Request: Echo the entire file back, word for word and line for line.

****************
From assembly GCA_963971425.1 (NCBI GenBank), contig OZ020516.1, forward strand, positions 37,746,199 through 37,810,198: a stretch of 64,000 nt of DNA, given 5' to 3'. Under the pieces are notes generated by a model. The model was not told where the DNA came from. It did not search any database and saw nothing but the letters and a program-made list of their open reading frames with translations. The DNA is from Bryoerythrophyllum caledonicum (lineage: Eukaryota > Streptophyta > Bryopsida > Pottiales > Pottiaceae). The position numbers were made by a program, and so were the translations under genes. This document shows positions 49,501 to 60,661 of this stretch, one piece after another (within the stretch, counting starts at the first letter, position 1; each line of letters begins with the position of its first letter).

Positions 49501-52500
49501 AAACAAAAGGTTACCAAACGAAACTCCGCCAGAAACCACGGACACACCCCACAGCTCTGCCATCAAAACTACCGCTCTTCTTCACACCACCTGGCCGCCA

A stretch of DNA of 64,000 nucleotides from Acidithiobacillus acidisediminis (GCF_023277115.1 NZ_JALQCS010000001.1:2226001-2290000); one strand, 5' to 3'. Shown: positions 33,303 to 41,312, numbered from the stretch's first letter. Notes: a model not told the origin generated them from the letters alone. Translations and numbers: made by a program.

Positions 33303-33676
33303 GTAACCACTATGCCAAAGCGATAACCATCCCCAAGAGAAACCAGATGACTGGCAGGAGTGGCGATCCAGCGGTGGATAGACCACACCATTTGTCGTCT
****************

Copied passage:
From assembly GCA_963971425.1 (NCBI GenBank), contig OZ020516.1, forward strand, positions 37,746,199 through 37,810,198: a stretch of 64,000 nt of DNA, given 5' to 3'. Under the pieces are notes generated by a model. The model was not told where the DNA came from. It did not search any database and saw nothing but the letters and a program-made list of their open reading frames with translations. The DNA is from Bryoerythrophyllum caledonicum (lineage: Eukaryota > Streptophyta > Bryopsida > Pottiales > Pottiaceae). The position numbers were made by a program, and so were the translations under genes. This document shows positions 49,501 to 60,661 of this stretch, one piece after another (within the stretch, counting starts at the first letter, position 1; each line of letters begins with the position of its first letter).

Positions 49501-52500
49501 AAACAAAAGGTTACCAAACGAAACTCCGCCAGAAACCACGGACACACCCCACAGCTCTGCCATCAAAACTACCGCTCTTCTTCACACCACCTGGCCGCCA

A stretch of DNA of 64,000 nucleotides from Acidithiobacillus acidisediminis (GCF_023277115.1 NZ_JALQCS010000001.1:2226001-2290000); one strand, 5' to 3'. Shown: positions 33,303 to 41,312, numbered from the stretch's first letter. Notes: a model not told the origin generated them from the letters alone. Translations and numbers: made by a program.

Positions 33303-33676
33303 GTAACCACTATGCCAAAGCGATAACCATCCCCAAGAGAAACCAGATGACTGGCAGGAGTGGCGATCCAGCGGTGGATAGACCACACCATTTGTCGTCT